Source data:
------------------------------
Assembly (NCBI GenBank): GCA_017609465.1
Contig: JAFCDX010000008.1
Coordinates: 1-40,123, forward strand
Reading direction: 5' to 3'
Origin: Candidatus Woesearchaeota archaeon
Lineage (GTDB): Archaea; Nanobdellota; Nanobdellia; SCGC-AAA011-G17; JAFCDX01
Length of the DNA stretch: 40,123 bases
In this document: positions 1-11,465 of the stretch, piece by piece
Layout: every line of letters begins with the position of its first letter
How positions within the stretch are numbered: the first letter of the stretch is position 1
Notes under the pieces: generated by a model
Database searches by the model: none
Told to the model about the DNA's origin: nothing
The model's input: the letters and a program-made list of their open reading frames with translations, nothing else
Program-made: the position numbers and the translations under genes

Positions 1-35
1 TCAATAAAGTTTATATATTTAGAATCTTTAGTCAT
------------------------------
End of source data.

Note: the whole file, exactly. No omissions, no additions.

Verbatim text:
Assembly (NCBI GenBank): GCA_017609465.1
Contig: JAFCDX010000008.1
Coordinates: 1-40,123, forward strand
Reading direction: 5' to 3'
Origin: Candidatus Woesearchaeota archaeon
Lineage (GTDB): Archaea; Nanobdellota; Nanobdellia; SCGC-AAA011-G17; JAFCDX01
Length of the DNA stretch: 40,123 bases
In this document: positions 1-11,465 of the stretch, piece by piece
Layout: every line of letters begins with the position of its first letter
How positions within the stretch are numbered: the first letter of the stretch is position 1
Notes under the pieces: generated by a model
Database searches by the model: none
Told to the model about the DNA's origin: nothing
The model's input: the letters and a program-made list of their open reading frames with translations, nothing else
Program-made: the position numbers and the translations under genes

Positions 1-35
1 TCAATAAAGTTTATATATTTAGAATCTTTAGTCAT